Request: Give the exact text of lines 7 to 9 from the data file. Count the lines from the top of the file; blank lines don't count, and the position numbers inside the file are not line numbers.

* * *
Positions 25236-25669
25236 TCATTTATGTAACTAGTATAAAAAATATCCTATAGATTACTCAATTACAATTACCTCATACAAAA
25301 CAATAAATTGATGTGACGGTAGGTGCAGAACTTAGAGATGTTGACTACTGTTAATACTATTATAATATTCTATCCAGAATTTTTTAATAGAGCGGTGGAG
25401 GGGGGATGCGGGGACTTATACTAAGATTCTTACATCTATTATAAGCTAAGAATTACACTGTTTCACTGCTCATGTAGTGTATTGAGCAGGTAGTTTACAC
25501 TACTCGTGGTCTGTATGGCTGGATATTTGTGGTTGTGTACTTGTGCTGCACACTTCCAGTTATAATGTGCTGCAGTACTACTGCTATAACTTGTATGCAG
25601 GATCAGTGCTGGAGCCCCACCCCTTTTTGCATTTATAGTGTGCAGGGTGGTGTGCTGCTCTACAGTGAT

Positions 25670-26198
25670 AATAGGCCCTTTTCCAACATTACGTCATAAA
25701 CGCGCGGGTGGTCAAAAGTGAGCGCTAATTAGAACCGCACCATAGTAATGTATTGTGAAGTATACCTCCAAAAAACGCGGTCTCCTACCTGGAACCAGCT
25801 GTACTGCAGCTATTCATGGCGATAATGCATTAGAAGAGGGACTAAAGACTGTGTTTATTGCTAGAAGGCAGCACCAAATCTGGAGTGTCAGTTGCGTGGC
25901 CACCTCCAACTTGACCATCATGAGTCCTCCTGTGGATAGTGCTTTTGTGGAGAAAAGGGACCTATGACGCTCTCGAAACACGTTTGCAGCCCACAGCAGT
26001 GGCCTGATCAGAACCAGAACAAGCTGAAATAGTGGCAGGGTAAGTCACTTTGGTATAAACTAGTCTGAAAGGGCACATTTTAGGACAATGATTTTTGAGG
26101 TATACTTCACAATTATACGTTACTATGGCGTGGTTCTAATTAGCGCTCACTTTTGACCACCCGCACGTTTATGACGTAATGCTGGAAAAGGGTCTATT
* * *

Positions 25670-26198
25670 AATAGGCCCTTTTCCAACATTACGTCATAAA
25701 CGCGCGGGTGGTCAAAAGTGAGCGCTAATTAGAACCGCACCATAGTAATGTATTGTGAAGTATACCTCCAAAAAACGCGGTCTCCTACCTGGAACCAGCT